Tuesday, November 3, 2009

Harvest time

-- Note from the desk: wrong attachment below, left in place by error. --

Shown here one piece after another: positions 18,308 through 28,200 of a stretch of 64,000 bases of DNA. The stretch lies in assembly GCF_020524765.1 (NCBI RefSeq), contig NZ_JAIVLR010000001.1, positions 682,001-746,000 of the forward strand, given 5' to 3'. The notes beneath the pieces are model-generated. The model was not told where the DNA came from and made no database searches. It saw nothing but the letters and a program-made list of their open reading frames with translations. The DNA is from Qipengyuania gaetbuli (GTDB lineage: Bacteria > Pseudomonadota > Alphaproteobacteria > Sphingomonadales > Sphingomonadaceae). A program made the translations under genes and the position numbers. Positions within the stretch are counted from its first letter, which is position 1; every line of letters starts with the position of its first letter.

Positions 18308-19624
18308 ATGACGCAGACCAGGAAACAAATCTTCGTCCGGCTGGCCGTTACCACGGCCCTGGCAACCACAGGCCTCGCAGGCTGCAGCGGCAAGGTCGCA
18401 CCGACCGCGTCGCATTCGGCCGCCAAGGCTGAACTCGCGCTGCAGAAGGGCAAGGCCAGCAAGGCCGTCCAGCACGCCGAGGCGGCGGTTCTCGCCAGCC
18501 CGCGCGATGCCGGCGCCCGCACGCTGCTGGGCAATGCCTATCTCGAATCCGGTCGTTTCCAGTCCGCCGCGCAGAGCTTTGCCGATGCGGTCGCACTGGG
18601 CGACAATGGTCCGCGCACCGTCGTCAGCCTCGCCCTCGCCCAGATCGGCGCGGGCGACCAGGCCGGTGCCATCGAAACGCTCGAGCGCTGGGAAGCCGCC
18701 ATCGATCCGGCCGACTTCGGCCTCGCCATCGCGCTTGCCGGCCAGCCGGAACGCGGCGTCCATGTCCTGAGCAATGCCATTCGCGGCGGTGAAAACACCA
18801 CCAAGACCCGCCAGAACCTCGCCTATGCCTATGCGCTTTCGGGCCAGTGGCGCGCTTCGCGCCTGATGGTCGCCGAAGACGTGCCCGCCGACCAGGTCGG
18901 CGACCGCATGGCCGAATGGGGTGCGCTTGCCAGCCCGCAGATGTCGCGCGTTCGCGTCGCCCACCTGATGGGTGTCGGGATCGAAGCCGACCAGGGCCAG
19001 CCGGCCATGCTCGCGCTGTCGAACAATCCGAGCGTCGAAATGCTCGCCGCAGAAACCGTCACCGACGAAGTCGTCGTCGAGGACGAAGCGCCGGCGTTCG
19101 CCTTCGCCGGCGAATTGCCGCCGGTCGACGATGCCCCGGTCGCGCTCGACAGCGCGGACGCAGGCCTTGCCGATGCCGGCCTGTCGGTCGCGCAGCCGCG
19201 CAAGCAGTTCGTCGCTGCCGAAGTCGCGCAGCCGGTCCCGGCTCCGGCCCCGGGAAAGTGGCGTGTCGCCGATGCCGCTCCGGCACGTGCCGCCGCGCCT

Yesterday, I celebrated my 23rd Birthday here in Belize. I had no idea what to expect, has I had yet to experience any birthday in Belize. Would I expect that my new friends, of a mere 3 weeks, would throw me a birthday bash?! I decided to fill my day with errands so as to not have time in my schedule to feel homesick. Success indeed. In the morning, I hopped the bus into Dangriga with my Counterpart. We did the usual walking around and bitching about how hot it is to walk with the damn sun dripping all over our every breath. My Counterpart, Vero, knows everyone everywhere we go. Which is pretty common I have discovered as I continue to befriend more and more Belizeans. The country really is small and everyone knows everyone’s business… all 299,999 of them!!! While stopping to chat to the Garifuna women sitting in the shade behind a large cooler selling some sort of delicious street food, one women begins pulling out clothes from a small plastic bag. She maybe had about 7 items of clothing in said bag that she was selling. Vero told her I was interested in buying a Garifuna outfit to wear to Garifuna Settlement day in Dangriga on Nov 18th-19th. The tranquil seaside town transforms into a massive street party for the days leading up to November 19th. Everyone dawns their traditional garb, drink and eat up, dance the punta, and bash to the beats of drumming for three days straight. At 5 am on Nov 19th, there is a reenactment of the arrival of the Garifuna settlers from Africa to the shores of Belize, in Dangriga. Well, this lady pulled out a garifuna outfit, exactly my size, and exactly what I wanted. Funny how that happens. I forked over my 30 bucks and continued to shuffle in the noon time heat along the bustling market streets.